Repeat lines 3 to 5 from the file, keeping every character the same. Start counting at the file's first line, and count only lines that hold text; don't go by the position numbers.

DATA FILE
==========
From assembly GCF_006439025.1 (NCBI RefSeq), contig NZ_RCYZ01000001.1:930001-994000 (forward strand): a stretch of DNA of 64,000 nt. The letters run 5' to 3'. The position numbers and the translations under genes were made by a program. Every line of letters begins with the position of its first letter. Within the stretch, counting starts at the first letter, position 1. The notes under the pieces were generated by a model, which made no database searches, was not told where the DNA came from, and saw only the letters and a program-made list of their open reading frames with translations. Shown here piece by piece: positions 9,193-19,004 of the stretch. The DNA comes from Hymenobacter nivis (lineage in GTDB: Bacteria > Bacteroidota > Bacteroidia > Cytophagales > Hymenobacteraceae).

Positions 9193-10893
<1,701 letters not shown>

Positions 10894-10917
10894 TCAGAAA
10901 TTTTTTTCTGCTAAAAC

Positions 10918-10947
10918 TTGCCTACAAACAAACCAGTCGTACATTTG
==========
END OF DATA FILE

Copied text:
<1,701 letters not shown>

Positions 10894-10917
10894 TCAGAAA